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I bought this book 1 year ago, but I have not read it yet. What can you say about the book compare to other popular chess strategy books? Did the book help you improve your game?
Great book when read in parallel with Nimzowitsch's My System. It is in fact a reassessment of Nimzowitsch's chess philosophy.
Some body please mail me @: E.firstname.lastname@example.org. On d best openings 4 black. It's urgent
The followup - Chess Strategy in Action - is even better.
Secrets of Modern Chess Strategy is an excellent book. BUT here is an important sentence from the first page of the introduction:
"The first point to make is that this is not an instructional book." (Watson's italics)
Watson is an excellent writer and the text and examples are clearer than in many instructional books. I think Watson is a better teacher -- without trying -- than some teachers giving it their all. But ultimately Secrets of Modern Chess Strategy is not a teaching book and it is a terrible choice for a first strategy book since the entire point of the book, made over and over and over again, is that classical principles of positional play are inadequate for high level competitive chess. A foundation in positional chess is a prerequisite. So, if you don't already have a firm grasp of positional chess 'rules' why read a critique of them? As a book about breaking the rules -- the ideal reader of this book IMO is a national master who plays a conservative game and needs to have his preconceptions shaken up a bit if he's to push on to greater heights... (in short, we should take up a collection and buy it for NM Ozzie Cobblepot )
I swear the whole book is a thorough, well-written, intelligently-supported-by-examples, exposition of this idea... "strong variations win chess games, and strong players know when to calculate strong variations accurately and creatively without reliance on (or hindrance from) the mental short-cut/blinders of so-called sound principle."
I'm sure he's right -- I'm also sure that for me, my rating has a lot of improvement left by playing better more correct more principled and accurate and deep (and better understood) positional chess than from finding the occassional correct anti-positional/dynamic move. (Although I do hi-five the cat when I find one!)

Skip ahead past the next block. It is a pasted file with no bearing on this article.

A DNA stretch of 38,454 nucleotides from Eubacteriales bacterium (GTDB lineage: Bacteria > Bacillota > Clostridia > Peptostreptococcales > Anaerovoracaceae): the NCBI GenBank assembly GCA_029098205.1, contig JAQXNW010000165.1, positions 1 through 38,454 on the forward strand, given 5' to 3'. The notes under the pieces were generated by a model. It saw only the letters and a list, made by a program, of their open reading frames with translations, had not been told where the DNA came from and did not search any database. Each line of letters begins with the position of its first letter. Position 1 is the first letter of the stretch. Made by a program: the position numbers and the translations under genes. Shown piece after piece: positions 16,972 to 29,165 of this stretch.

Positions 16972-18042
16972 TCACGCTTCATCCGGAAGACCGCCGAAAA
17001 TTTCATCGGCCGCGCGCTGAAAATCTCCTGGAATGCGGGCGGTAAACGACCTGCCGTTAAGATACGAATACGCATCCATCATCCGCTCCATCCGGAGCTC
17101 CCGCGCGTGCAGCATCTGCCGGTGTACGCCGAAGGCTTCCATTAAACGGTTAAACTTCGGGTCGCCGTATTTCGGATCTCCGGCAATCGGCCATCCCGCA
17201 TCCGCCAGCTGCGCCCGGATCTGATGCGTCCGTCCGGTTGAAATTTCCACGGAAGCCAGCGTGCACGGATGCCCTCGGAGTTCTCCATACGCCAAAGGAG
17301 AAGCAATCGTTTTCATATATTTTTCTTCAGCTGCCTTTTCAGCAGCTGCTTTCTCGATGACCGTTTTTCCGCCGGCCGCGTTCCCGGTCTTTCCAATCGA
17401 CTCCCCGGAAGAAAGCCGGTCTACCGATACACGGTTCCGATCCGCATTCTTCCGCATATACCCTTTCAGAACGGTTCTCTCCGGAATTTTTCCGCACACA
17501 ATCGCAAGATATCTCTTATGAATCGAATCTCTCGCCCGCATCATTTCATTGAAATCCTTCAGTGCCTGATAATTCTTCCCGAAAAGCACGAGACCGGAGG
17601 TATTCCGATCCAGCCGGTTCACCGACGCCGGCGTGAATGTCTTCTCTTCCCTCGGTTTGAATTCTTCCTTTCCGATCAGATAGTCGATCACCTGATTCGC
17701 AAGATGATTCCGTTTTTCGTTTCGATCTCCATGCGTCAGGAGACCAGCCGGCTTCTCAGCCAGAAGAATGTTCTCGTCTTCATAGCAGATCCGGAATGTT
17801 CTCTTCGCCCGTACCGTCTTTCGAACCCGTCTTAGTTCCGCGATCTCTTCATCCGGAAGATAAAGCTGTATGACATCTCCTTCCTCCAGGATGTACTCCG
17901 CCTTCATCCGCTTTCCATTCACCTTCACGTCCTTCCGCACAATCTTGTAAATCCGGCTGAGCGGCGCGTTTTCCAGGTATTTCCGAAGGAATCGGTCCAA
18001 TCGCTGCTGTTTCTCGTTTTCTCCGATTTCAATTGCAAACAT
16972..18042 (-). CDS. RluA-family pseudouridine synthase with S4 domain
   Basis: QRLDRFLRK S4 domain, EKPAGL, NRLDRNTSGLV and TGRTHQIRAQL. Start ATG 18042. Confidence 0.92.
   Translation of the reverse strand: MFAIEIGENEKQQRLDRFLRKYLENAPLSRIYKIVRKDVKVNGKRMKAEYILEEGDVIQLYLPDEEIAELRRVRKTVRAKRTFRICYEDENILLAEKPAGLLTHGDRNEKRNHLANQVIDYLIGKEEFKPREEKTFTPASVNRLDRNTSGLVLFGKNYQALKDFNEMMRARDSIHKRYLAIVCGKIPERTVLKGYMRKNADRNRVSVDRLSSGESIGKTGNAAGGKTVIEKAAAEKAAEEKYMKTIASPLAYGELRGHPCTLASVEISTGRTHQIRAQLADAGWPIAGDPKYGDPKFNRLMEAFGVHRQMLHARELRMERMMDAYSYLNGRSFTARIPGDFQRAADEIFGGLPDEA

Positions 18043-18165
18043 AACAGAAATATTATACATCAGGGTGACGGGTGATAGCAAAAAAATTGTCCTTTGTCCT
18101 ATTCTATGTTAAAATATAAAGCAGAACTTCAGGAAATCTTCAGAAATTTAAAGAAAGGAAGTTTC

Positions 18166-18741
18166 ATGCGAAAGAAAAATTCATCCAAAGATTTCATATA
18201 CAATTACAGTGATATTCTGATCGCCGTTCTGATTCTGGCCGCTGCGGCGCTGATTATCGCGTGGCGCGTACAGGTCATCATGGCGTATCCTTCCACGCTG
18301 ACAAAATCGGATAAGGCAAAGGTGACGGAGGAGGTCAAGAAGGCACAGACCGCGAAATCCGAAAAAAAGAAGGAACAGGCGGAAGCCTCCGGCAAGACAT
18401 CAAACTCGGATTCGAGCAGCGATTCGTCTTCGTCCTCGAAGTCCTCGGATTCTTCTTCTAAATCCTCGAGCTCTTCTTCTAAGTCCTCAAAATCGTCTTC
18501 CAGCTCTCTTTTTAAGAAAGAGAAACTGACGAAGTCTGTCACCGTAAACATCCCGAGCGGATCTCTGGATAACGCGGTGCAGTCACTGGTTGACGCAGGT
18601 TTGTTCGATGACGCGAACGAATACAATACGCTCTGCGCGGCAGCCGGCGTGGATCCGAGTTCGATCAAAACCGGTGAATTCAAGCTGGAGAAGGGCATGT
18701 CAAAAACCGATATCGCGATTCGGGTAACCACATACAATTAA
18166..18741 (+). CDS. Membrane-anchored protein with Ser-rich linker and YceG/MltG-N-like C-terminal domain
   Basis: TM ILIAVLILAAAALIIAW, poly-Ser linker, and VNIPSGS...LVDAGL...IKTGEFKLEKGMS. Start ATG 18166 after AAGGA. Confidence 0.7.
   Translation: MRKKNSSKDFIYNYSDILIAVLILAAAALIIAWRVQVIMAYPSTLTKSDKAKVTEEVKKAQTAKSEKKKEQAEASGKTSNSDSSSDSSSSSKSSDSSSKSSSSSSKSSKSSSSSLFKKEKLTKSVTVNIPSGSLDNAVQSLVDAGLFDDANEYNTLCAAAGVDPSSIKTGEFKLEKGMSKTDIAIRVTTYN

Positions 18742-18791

Mihai Suba's Dynamic Chess Strategy is much in the same vein as Watson by the way... although Suba's argument is for a fuller appreciation of active pieces and for "dynamic" assessment of positions rather than "static."
It's definitely not a book for those starting out. And the only real weakness of it is that sometimes Watson has a tendency to become a bit entangled in his own syntax.
But it's one of the best chess books I've ever read. A classic, and a joy from cover to cover (both of them actually!).
Between "Secrets of Modern Chess Strategy", or "Chess Strategy in Action", which one should I get (I can only get one, at least for now).
Start with Secrets.
I got "Secrets..." for Christmas, and honestly I'm pretty disappointed. As JG27Pyth pointed out, Watson explicitly says it's NOT an instructional book. It seems like his basic point is that there are no useful rules in chess anymore -- it's all about concrete analysis. Then he proves his point by giving a whole bunch of examples of modern games that blatantly violate Nimzowitch's rules. I agree with him that concrete analysis always trumps general rules, but I think it's still helpful for amateurs to have general rules in mind. (And in reality, you need to know a lot of rules in order to successfully assess concrete continuations.) For that reason I've found Silman's books about imbalances MUCH more helpful. Rather than just saying "rules are useless", Silman's point is that rules are helpful for understanding a position, and that rules + concrete analysis is the way to find the best continuation.
Just my two cents.
Having listened to a ton of people on here with 3-digit ratings blather on about general principles no end, I found Watson's outlook to be a quite refreshing change of pace.
The problem with just playing with the good old general principles as your guidelines is that you won't know whats happening when somebody blows up their own pawn structure to gain the initiative or sticks both knights on the side of the board to prevent critical pawn breaks/control important squares etc, etc. Modern chess at the highest levels is what they refer to as 'concrete' i.e. thats why you see middlegame positions explained by means of variations rather than words, which is why its tougher and tougher for us mere mortals to understand whats going on in a lot of games.
Watson's book basically explains this phenomenon, whether we can incorporate these ideas in our own games is another matter.
Or at least he outlines it (not sure there's really any way that it can be explained).
Slightly horrified by this... you have the book, you have not read it, you post asking other people's opinion? Read it, take from it what you will, judge for yourself. No-one else's opinion matters.
Including yours. (heehee!)
Of course :) My opinion on whether the book is useful to me matters but if I think the book is the best ever and essential reading, what use is that to the OP if he gets nothing out of it?
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